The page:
Are you or anyone in your condominium renting a unit more than 3 times a month? Did you know if you do you must have a license pursuant to Florida law? If not, you are not alone. There are several condominium owners who have jumped into the rental market as a way to lessen the burden of a short term investment turned long term investment due to the collapse of the real estate market.
A resort condominium is defined by the Division of Hotels and Restaurants as, “Any unit or group of units in a condominium, cooperative or time share plan which is rented three times in a calendar year for periods of less than 30 days or one calendar month, whichever is less, or which is advertised or held out to the public as a place regularly rented for periods of less than 30 days or one calendar month, whichever is less.” (Section 509.242(1) (c), Florida Statutes) Something as arbitrary as remembering that February does not have 30 days can be the difference between a property that runs smoothly and the necessity to obtain a Resort Condominium license.
The licensing process is very simple. There is an application that must be submitted for review by the division along with a cost for application that may differ depending on the application. After completing the application, it is imperative that the owner obtain a Federal Employer Identification Number and a Sales Tax Registration Number or an exemption. Resort condominium licenses are divided into three specific groups.
1. Single License- may include one or multiple units within a building or group of buildings owned and operated by an individual person or entity, but not a real estate agent, appraiser, etc.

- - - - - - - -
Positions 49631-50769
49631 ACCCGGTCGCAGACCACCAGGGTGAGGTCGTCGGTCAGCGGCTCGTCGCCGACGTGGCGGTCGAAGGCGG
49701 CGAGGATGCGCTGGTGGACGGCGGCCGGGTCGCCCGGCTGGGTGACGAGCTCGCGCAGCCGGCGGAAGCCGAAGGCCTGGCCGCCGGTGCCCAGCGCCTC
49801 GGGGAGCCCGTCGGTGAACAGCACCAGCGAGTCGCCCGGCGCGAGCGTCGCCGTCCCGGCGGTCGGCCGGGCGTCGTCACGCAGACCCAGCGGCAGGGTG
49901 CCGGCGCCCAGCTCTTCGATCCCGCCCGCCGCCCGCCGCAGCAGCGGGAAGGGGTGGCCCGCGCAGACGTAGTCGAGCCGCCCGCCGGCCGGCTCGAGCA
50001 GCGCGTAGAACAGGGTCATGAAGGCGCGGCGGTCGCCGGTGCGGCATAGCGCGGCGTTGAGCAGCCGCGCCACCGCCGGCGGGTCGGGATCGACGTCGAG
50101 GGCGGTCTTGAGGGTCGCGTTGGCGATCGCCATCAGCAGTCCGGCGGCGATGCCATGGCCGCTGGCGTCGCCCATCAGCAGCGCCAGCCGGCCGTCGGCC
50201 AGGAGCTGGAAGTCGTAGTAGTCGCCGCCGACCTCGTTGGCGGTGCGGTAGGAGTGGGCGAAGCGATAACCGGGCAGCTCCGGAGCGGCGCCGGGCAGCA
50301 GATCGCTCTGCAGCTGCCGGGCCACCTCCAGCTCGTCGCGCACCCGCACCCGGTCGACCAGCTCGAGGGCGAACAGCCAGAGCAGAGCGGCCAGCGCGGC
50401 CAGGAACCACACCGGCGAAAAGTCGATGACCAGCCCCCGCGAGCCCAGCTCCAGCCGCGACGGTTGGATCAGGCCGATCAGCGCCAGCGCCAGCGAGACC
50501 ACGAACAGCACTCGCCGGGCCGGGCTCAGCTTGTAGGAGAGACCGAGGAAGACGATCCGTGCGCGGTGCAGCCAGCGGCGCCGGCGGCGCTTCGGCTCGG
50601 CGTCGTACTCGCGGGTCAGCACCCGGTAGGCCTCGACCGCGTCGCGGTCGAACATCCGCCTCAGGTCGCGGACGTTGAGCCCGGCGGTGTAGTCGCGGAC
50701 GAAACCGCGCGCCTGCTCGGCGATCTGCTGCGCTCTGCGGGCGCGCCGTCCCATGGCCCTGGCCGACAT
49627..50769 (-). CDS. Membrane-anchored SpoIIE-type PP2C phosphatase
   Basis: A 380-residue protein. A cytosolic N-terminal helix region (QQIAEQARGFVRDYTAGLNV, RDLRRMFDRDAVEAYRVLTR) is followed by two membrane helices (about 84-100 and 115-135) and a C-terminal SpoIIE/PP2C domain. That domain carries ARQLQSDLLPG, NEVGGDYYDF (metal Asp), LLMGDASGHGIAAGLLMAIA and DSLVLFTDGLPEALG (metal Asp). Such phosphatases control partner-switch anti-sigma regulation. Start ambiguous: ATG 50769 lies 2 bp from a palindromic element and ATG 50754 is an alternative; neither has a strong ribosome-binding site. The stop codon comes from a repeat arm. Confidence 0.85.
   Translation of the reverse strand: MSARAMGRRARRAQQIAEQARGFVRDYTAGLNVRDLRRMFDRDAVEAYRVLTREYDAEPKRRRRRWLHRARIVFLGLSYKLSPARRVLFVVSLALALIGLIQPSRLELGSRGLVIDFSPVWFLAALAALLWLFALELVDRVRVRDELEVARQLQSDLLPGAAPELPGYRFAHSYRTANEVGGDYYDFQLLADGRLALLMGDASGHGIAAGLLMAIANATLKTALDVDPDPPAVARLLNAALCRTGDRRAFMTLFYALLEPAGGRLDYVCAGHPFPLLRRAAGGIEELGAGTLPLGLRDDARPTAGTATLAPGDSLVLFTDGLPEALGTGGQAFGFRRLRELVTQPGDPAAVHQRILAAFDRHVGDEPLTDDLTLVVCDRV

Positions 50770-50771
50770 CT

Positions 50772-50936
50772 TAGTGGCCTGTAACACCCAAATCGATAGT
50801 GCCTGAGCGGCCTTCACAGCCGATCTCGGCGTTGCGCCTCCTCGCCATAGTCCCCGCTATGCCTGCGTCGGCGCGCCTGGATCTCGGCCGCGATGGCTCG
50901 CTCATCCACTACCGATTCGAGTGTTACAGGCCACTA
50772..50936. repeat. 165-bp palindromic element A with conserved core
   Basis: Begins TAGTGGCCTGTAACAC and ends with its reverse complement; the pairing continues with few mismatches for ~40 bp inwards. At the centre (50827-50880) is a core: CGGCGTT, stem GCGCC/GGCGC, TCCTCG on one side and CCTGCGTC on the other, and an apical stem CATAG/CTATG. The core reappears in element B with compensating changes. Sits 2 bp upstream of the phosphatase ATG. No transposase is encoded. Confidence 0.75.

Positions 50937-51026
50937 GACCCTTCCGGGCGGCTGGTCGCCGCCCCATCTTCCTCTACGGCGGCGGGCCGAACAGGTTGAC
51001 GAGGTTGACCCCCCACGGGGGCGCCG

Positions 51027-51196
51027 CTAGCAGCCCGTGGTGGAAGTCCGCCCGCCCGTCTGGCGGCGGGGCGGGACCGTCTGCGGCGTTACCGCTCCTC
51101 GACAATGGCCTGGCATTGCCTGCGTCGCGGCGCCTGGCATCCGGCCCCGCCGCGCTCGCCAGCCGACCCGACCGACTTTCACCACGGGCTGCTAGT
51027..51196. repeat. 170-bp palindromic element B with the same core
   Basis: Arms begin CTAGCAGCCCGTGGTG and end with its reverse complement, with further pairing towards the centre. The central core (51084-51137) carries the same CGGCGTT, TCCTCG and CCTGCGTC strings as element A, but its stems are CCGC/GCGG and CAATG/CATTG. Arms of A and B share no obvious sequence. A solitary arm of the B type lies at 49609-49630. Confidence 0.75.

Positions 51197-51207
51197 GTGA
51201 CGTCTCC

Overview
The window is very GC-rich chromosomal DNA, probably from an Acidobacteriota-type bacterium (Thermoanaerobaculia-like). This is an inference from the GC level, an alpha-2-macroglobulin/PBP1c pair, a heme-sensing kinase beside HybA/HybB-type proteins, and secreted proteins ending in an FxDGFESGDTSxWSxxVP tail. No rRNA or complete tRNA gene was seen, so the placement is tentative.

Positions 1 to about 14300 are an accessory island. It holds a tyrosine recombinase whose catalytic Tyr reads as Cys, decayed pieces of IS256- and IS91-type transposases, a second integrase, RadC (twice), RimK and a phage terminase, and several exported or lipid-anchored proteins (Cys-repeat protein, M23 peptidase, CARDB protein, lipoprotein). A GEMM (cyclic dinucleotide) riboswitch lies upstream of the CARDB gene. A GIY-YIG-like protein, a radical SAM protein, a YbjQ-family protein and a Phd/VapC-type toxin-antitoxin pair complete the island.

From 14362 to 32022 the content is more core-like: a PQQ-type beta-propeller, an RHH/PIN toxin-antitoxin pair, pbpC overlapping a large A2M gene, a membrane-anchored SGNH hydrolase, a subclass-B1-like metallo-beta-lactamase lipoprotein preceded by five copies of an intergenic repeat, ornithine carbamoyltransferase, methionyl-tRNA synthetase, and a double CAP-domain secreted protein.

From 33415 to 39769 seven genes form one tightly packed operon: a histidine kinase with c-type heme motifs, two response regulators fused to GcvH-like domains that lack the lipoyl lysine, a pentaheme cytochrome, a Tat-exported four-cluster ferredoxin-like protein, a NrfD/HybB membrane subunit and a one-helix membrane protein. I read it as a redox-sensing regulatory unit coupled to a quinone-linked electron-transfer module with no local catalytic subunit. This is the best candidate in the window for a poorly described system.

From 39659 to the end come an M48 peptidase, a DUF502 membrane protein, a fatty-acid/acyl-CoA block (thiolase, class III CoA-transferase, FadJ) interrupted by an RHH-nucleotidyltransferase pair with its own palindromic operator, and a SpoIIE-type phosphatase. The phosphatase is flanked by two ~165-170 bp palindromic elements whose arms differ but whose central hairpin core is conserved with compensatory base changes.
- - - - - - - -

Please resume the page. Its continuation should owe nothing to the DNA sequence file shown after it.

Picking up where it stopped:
2. Group License- issued to a licensed agent to cover all rooms or units within a building or group of buildings in a single complex.
3. Collective license- issued to a licensed agent who represents a collective group of units found on separate locations. A collective license is limited to 75 units or less and is restricted to counties within one district.
It is important to note that the term “Licensed Agent” does not infer that the operator of a management company must obtain a license from the Division of Real Estate. As per the Division of Hotels and Restaurants, a “Licensed Agent” means that the operator of a management company has been “licensed” by the property/unit owner to hold out the property/unit for rent on a transient basis. The “license” can be in the form of a rental agreement or contract between the two parties.
There are a very stringent set of rules that are put forth by the division and periodic inspections to enforce those rules. They range from something as obvious and necessary as displaying all licenses in a conspicuous manner to making sure that if the complex uses liquid soap it is in dispensers. If a condominium is 3 stories or more, the owner must file a Certificate of Balcony inspection form every 3 years unless the stairs are “common elements”, defined as: parts of a condominium, cooperative, or private home association shared by all residents, so that each unit owner holds an undivided interest in. A full list of rules and details can be found on the division’s website. It is vital to pay close attention to the fine print of the specifications to avoid penalty. As a registered resort condominium owner, one can expect one or two safety inspections per year. Even routine inspections are unannounced and may take place at any time during normal business hours. Violations are subject to penalty by not only the division but the Fire Chief as well. Inspections can also be conducted in lieu of a complaint and may be partial, meaning an inspection of only the area of complaint. It can also be a full inspection, which is purely discretionary.